State Central Sav. Bank v. Hemmy, 77 F.2d 458 (8th Cir. 1935)Annotate this Case
April 25, 1935
STATE CENTRAL SAV. BANK
Circuit Court of Appeals, Eighth Circuit.
E. W. McManus, of Keokuk, Iowa (James Huiskamp, Jr., of Keokuk, Iowa, on the brief), for appellant.
*459 John C. Robertson, of St. Louis, Mo. (G. L. Norman, of Keokuk, Iowa, and Hugh D. McCorkle, of St. Louis, Mo., on the brief), for appellee.
Before STONE, SANBORN, and FARIS, Circuit Judges.
STONE, Circuit Judge.
Appellant filed a claim based on promissory notes against the partnership estate of Eli Brody and Louis Brody, bankrupts, asserting an equitable assignment or lien entitling it to priority in payment. The claim was allowed as unsecured. From the denial of preferential payment, claimant appeals.
Two matters are presented here. One has to do with the action of the referee in denying an application to reopen the hearing for newly discovered evidence. The other is whether right to preferential payment was established by the evidence.
After the hearing and submission to counsel for all parties of his decision by the referee, appellant filed its application to reopen the hearing to admit the testimony of E. A. Ebersole. The application was denied by the referee because of lack of diligence, the referee stating: "After I had submitted to the Attorneys my findings in this matter the Claimant then filed its Application for a rehearing on the grounds that they had found a material witness, E. A. Ebersole. Mr. Ebersole was since April 8th, 1932 to the present time either Assistant Cashier or Cashier of Claimants' Bank, and at all times had charge of the policies while in possession of the Bank. He took the place of Mr. Hiller after his death and it seems to me that the Claimant has not shown diligence in the matter in securing this testimony at the original hearing." The testimony of Ebersole was taken and transmitted with the report of the referee. Also, the testimony of James W. Huiskamp was taken (in connection with the application for reopening) and transmitted. Huiskamp was not mentioned in the application although his testimony was received in this connection. When the matter reached the trial court on petition for review, the court (without expressing any ruling as to the application to reopen) discusses the evidence of these two witnesses and apparently gave it full consideration, saying: "Had the Referee considered this evidence, however, I am unable to see how he could have arrived at a different conclusion or finding." We must take it that this evidence was considered by the court and, therefore, is before us for consideration with the same effect as though the hearing had been reopened and the evidence received. However, had the court not considered this evidence, the ruling of the referee is abundantly sustained because of an utter lack of diligence in presenting this evidence.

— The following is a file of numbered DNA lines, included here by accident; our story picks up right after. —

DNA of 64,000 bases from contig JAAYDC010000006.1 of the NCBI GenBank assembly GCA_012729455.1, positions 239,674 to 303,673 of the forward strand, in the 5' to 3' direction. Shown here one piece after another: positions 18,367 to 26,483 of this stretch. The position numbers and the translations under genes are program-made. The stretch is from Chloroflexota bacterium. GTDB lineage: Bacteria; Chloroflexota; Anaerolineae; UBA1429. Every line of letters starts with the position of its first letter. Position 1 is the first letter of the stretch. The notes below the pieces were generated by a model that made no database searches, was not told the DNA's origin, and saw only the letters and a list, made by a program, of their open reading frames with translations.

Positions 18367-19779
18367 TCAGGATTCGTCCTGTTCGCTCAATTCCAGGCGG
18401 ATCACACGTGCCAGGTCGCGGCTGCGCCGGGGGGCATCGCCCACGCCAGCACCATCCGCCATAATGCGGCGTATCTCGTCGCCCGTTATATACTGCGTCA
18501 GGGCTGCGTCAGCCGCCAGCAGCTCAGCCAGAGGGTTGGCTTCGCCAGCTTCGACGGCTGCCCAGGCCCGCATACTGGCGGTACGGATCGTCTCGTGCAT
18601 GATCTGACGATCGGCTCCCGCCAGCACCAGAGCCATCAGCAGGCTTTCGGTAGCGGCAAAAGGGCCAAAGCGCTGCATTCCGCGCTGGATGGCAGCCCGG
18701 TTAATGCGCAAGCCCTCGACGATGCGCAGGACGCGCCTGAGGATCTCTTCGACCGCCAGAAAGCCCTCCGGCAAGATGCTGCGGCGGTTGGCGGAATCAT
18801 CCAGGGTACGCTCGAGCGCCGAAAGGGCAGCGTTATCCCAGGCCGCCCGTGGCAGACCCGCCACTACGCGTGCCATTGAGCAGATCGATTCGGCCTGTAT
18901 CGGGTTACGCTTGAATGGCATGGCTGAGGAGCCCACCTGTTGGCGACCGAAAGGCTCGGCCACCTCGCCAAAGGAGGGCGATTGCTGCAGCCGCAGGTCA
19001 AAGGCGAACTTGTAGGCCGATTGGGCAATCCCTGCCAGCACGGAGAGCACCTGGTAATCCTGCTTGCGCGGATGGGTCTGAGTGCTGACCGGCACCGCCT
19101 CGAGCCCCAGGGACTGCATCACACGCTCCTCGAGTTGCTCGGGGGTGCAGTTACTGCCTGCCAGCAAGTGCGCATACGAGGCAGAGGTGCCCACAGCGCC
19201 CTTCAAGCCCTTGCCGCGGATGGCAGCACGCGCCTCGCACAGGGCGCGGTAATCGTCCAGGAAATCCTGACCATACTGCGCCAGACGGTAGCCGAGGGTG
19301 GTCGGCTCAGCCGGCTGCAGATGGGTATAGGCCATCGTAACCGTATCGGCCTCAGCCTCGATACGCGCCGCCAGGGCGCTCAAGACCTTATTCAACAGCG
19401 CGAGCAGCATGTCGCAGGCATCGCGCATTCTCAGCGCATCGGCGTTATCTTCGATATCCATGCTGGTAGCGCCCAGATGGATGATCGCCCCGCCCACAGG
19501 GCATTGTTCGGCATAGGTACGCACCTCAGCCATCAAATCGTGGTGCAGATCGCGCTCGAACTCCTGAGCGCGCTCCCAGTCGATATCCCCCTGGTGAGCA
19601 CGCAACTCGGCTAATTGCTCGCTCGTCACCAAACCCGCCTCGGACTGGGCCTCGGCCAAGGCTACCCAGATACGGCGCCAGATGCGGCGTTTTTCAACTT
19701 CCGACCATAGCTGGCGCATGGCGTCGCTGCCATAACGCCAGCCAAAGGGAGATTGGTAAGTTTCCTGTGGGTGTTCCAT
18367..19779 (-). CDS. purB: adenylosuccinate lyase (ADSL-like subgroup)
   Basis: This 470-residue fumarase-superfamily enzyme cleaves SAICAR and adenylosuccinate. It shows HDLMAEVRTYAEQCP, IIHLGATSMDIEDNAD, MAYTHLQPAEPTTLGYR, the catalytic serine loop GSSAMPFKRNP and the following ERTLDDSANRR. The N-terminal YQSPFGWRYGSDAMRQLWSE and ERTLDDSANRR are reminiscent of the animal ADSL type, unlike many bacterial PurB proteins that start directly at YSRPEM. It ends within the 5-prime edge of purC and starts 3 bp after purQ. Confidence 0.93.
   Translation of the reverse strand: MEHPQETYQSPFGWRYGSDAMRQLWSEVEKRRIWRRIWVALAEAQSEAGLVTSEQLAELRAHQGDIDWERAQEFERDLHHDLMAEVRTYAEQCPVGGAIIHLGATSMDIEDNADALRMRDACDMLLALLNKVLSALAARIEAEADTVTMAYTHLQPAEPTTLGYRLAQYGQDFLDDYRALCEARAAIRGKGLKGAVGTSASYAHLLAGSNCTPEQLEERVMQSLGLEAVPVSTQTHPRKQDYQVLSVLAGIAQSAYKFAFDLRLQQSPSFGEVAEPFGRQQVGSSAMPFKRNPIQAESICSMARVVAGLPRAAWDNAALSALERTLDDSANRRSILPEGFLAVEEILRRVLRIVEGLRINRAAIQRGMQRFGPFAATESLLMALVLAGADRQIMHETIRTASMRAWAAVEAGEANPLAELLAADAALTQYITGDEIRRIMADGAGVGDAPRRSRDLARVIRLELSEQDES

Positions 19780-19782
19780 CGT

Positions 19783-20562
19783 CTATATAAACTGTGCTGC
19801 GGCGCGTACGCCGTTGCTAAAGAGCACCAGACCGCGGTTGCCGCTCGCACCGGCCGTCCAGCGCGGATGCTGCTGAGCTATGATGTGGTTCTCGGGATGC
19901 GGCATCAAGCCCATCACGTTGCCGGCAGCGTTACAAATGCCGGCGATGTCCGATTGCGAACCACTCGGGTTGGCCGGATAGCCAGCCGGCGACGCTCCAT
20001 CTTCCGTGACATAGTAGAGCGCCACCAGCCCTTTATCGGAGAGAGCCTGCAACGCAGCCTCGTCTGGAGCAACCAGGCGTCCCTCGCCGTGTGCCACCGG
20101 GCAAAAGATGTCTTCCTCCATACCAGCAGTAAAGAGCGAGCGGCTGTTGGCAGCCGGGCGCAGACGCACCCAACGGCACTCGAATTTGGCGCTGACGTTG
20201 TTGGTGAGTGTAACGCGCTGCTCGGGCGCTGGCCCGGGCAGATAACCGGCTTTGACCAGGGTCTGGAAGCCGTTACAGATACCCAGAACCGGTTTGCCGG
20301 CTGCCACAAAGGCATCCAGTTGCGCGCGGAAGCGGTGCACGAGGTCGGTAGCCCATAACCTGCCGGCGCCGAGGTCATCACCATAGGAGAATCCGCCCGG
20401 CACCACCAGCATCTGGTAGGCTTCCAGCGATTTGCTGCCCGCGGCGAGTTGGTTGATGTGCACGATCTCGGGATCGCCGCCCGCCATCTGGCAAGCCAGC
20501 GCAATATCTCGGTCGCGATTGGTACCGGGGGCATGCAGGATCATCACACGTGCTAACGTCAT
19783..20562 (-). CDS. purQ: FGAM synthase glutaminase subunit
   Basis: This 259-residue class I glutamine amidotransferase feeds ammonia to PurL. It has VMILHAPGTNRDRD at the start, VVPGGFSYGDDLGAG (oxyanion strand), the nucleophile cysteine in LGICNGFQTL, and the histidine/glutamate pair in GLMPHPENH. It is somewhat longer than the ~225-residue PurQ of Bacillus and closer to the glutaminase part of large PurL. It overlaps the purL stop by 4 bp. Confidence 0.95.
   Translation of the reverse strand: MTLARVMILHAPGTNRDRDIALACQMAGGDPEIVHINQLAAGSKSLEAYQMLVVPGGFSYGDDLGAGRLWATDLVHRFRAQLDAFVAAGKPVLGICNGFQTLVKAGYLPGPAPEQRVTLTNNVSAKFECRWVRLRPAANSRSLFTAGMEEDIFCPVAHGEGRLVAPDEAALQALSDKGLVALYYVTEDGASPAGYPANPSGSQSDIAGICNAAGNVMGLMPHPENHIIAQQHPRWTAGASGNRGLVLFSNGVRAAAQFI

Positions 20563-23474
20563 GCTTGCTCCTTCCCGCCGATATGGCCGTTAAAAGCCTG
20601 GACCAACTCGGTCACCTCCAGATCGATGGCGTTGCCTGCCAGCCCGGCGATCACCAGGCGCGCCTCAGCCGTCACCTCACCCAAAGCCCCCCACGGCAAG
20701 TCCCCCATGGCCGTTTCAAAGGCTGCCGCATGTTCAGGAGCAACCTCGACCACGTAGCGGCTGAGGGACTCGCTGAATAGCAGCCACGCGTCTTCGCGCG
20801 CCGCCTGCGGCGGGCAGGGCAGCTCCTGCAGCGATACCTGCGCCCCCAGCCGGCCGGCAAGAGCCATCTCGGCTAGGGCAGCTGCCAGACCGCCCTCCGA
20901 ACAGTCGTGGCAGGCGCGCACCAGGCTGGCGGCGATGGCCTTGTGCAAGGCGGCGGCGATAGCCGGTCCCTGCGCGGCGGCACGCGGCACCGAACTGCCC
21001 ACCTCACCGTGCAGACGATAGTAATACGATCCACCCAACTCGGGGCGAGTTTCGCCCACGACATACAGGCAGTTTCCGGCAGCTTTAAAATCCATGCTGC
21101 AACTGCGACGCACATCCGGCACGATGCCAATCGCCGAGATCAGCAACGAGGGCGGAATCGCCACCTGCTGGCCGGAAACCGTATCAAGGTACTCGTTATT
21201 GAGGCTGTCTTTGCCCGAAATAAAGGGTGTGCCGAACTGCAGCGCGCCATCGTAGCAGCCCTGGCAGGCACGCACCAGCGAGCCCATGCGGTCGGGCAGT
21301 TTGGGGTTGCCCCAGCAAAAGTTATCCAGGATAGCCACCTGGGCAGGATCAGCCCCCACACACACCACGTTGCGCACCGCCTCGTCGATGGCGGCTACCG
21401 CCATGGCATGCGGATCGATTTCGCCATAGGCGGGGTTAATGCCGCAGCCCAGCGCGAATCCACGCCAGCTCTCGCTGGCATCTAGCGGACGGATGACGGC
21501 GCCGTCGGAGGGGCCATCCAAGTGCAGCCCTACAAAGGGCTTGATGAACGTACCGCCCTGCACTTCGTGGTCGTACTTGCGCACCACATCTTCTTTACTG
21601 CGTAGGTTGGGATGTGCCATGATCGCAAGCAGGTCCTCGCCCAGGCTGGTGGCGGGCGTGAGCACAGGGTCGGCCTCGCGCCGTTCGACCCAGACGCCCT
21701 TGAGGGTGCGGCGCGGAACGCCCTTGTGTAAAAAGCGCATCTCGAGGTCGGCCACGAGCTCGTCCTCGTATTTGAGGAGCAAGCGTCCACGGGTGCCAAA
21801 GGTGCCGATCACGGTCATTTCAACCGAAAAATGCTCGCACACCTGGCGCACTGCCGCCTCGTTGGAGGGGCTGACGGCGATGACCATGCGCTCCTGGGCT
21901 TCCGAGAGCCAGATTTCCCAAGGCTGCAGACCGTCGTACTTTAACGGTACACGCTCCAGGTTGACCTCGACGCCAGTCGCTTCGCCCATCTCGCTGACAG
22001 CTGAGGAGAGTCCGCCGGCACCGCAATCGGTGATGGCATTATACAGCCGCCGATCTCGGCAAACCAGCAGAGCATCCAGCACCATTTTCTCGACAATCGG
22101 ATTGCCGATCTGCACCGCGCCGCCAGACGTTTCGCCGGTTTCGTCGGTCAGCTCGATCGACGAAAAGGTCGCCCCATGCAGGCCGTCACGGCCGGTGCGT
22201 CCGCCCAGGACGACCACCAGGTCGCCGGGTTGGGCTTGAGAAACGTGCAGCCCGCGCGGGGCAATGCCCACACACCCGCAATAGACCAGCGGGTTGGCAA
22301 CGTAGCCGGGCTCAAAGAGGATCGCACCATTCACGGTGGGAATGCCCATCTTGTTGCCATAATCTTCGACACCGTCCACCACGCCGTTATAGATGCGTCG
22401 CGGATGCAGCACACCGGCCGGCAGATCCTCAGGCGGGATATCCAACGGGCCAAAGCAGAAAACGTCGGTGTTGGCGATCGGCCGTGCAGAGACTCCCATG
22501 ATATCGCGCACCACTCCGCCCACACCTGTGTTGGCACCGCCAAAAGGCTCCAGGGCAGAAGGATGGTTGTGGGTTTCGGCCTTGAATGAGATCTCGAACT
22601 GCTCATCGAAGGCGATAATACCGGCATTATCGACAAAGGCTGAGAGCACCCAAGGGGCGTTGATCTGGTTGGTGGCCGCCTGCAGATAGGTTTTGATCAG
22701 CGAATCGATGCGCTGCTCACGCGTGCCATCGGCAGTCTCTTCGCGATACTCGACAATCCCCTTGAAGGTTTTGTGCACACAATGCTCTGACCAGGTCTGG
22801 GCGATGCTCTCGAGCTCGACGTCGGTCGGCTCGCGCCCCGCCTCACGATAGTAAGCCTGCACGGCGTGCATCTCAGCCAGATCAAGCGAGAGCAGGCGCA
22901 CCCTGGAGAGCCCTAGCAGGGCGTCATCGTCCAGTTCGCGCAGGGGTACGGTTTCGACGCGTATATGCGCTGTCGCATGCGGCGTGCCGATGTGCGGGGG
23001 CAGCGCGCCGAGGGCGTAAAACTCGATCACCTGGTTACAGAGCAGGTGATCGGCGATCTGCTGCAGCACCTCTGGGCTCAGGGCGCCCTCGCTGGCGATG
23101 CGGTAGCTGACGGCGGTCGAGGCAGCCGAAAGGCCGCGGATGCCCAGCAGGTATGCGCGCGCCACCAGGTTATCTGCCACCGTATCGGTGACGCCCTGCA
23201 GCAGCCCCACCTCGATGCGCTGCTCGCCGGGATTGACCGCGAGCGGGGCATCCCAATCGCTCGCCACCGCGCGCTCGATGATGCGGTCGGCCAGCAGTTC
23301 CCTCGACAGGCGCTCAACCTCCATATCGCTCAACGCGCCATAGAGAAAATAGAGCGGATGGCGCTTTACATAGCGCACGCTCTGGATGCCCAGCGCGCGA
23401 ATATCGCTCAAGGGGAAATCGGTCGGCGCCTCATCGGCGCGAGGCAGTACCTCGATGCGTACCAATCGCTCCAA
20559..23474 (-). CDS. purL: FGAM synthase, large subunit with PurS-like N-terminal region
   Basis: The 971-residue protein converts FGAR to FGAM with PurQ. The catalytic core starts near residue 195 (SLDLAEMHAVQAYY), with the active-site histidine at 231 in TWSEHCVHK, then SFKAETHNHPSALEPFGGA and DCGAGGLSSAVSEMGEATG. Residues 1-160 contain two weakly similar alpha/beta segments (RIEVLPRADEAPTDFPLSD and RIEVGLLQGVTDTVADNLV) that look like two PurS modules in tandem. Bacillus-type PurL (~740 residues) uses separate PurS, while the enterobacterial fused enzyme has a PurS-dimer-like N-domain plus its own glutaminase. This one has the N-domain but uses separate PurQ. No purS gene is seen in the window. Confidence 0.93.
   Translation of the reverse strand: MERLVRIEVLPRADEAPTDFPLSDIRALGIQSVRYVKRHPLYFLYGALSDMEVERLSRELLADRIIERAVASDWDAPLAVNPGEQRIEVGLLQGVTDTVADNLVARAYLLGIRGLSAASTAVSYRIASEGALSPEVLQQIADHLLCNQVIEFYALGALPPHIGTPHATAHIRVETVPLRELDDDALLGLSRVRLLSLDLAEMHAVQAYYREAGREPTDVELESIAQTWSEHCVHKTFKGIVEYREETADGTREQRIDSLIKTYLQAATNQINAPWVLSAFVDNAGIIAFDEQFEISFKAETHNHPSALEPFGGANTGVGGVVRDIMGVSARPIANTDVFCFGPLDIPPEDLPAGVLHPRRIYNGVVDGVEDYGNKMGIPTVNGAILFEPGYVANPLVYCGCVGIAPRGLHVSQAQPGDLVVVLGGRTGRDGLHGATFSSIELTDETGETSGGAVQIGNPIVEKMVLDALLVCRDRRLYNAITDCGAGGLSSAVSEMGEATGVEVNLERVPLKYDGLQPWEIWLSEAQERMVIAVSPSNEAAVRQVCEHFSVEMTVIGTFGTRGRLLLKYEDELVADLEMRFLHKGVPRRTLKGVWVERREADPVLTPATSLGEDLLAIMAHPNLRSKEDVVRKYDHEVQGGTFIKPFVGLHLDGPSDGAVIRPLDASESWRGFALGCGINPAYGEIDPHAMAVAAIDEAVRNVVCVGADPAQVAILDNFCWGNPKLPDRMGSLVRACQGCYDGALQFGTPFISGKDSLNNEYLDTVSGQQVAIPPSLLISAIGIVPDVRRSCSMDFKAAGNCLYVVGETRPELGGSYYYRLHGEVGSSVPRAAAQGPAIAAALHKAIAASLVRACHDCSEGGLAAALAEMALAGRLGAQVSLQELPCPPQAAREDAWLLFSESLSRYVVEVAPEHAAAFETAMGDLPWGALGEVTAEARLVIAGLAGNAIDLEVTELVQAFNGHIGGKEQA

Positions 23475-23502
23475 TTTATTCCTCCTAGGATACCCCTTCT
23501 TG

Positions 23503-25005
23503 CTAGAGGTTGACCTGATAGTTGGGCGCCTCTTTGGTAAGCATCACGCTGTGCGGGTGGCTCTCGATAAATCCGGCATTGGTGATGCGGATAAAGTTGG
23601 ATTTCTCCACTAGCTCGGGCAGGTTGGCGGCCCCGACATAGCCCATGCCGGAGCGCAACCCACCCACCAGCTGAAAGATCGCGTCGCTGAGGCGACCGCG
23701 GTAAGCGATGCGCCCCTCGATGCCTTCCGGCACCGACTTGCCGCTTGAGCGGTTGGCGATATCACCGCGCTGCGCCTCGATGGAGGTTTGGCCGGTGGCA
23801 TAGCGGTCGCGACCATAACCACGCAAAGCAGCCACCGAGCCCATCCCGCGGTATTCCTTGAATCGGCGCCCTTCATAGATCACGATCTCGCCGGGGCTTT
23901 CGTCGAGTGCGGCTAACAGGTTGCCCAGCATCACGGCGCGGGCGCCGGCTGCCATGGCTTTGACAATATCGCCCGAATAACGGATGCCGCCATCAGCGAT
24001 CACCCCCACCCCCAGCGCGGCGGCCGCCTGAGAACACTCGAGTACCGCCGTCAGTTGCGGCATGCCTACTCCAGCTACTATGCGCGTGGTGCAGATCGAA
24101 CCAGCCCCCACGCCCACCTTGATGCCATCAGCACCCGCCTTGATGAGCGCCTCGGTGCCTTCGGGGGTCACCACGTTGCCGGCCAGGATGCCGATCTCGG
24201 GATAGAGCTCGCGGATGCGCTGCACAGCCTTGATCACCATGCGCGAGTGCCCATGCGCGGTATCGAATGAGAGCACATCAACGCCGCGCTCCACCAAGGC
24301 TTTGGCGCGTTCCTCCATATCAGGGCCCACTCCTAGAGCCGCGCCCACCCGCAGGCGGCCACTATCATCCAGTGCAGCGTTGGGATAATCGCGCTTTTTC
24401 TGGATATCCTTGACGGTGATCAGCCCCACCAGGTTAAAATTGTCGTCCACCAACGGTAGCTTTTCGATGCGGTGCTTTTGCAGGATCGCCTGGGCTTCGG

Priority of Payment.
Bankrupts owned two stores, one at Keokuk, Iowa, and the other in Tennessee; the Keokuk store being managed by Eli Brody. On April 7th, the Keokuk store burned. The next day, Eli Brody applied to appellant for a loan of $300, being already indebted to the bank. Upon that day, he executed an instrument as follows:"Keokuk, Iowa, April 8, 1932.
"In consideration of the sum of three hundred dollars ($300.00) and other valuable considerations, we hereby agree that out of the proceeds received by us from the following list of Insurance Policies, due to a fire damaging and destroying the property covered by the policies, so much of the proceeds received from said loss as may be necessary to pay any and all obligations due by us from the State Central Savings Bank of Keokuk, Iowa.
"List of Policies.
"The Western Assurance Company, Toronto, Canada. Policy #1282 $4000.00
"National Fire Insurance Co. of Hartford, Conn. Policy #924829 $3000.00
"Universal Insurance Company. Policy #659636 $1500.00
"Western Assurance Company, Toronto, Canada. Policy #1250 $1500.00
"National Fire Ins. Co. of Hartford, Conn. Policy #625538 $3000.00
"Travelers Fire Insurance Company. Policy #5790 $1500.00"[Signed] Brody Bros. "By Eli Brody."
The cleavage here is whether this instrument with the explanatory evidence as to handling of the policies and as to what occurred in connection with it constitute (as claimed by appellant) an equitable assignment of the policies to cover the indebtedness due the bank or (as found by the referee and trial court) simply a contract to pay such indebtedness from the proceeds of the policies realized by Brody.